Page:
Science Has An Explanation For Why Women Are Freezing At Work

If you’re the type of woman who’s always wrapping herself in a giant blanket during the steaming hot summer months at work, there’s a reason for that. According to a new report, office temperatures are tailored for 40-year-old, 154-pound men.

The report, published in Nature Climate Change, found that the temperature in buildings is based on a 1960s “thermal comfort model” determined by the American Society of Heating, Refrigerating and Air-Conditioning Engineers.

The model takes factors like clothing, humidity, air speed and metabolism into consideration, but there are a few problems with that, including that it was established five decades ago. For context, Forbes reported “the percentage of adult American women who are employed climbed from about 37 percent in 1965 to about 55 percent in 2008, according to data from the Bureau of Labor Statistics and the National Bureau of Economic Research.”

Women are generally smaller than men and have a higher body fat percentage. So, their metabolic rate is 20 percent to 35 percent lower,” lead researcher Boris Kingma said, according to Business Insider. Because muscle keeps the body warmer than fat does, this explains why office temperatures are usually just fine for men.

As physicist Joost van Hoof pointed out to the New York Times, “If women have lower need for cooling it actually means you can save energy, because right now we’re just cooling for this male population.”

Besides helping the environment out, there are other reasons to cut back on air conditioner use. Air conditioners can lead to breathing problems, fatigue and headaches, to name a few.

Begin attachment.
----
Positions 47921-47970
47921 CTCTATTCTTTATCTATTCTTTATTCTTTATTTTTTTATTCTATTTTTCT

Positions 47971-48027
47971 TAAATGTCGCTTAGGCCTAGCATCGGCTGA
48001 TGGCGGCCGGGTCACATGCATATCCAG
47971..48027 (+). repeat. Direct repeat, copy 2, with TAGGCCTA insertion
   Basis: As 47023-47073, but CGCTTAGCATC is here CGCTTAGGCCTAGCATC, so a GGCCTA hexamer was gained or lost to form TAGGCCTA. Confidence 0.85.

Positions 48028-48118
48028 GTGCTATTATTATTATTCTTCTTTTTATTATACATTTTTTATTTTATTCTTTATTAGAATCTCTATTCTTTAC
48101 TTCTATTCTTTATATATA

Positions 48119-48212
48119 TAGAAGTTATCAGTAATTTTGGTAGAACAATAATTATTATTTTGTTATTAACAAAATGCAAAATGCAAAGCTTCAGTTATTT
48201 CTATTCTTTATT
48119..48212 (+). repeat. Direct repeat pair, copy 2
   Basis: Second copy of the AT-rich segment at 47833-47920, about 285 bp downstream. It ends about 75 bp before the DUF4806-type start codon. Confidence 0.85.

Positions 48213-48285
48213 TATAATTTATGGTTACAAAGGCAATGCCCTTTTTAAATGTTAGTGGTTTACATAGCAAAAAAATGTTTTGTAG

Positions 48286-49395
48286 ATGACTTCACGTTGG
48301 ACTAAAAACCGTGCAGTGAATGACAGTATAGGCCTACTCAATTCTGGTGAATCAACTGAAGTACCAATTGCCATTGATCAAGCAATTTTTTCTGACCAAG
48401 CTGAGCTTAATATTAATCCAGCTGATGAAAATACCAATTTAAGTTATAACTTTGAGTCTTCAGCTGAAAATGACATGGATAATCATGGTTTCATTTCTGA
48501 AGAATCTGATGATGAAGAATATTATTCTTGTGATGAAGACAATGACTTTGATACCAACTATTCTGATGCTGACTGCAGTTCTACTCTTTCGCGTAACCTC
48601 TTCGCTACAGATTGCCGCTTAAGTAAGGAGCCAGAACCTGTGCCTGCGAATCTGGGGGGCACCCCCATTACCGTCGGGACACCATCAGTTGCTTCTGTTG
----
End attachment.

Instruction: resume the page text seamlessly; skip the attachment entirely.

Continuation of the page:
H/T The New York Times

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Soda Is No Longer Welcome In Most Americans’ Diets

By: Elizabeth Goldbaum
Published: 08/04/2015 10:40 AM EDT on LiveScience

America’s seemingly bottomless thirst for soda may be waning, according to a new Gallup poll.

Diet and regular soda are at the top of the list of things that people said they try to avoid in their diets, with 62 percent saying they avoid drinking diet soda, and 61 percent saying they avoid regular soda, according to Gallup. Moreover, 50 percent of people now try to avoid sugar in their diets.

Only these three items, of the 11 included in the survey, garnered aversion from at least half of respondents. But the poll also found that 47 percent said they tried to avoid fat, 39 percent worked at skipping the salt and 25 percent tried to hold off on carbohydrates.

Americans are much more likely to avoid soda now than they were over a decade ago, in 2002, when 41 percent said they avoided the beverage, according to Gallup. They are also more likely now to avoid sugar than they were in 2002, when 43 percent said they skipped the sweet stuff. [8 Tips for Fighting Sugar Cravings]

Fruits, vegetables and poultry were the foods least likely to be avoided, according to the poll.

When it came to favored foods, more than half of Americans said they try to include red meat (63 percent), dairy products (68 percent), grains (70 percent), seafood (76 percent), poultry (83 percent), fruits (90 percent) and vegetables (93 percent), according to the poll.

And about a fifth (21 percent) now try to include gluten-free foods in their diet.

Avoiding sugar?

Regular sodas are notorious for containing a lot of sugar, possibly putting off many health-conscious people. Some nutrition experts say that people should eat no more than 200 calories from sugar a day, or the equivalent of 10 percent —> Read More

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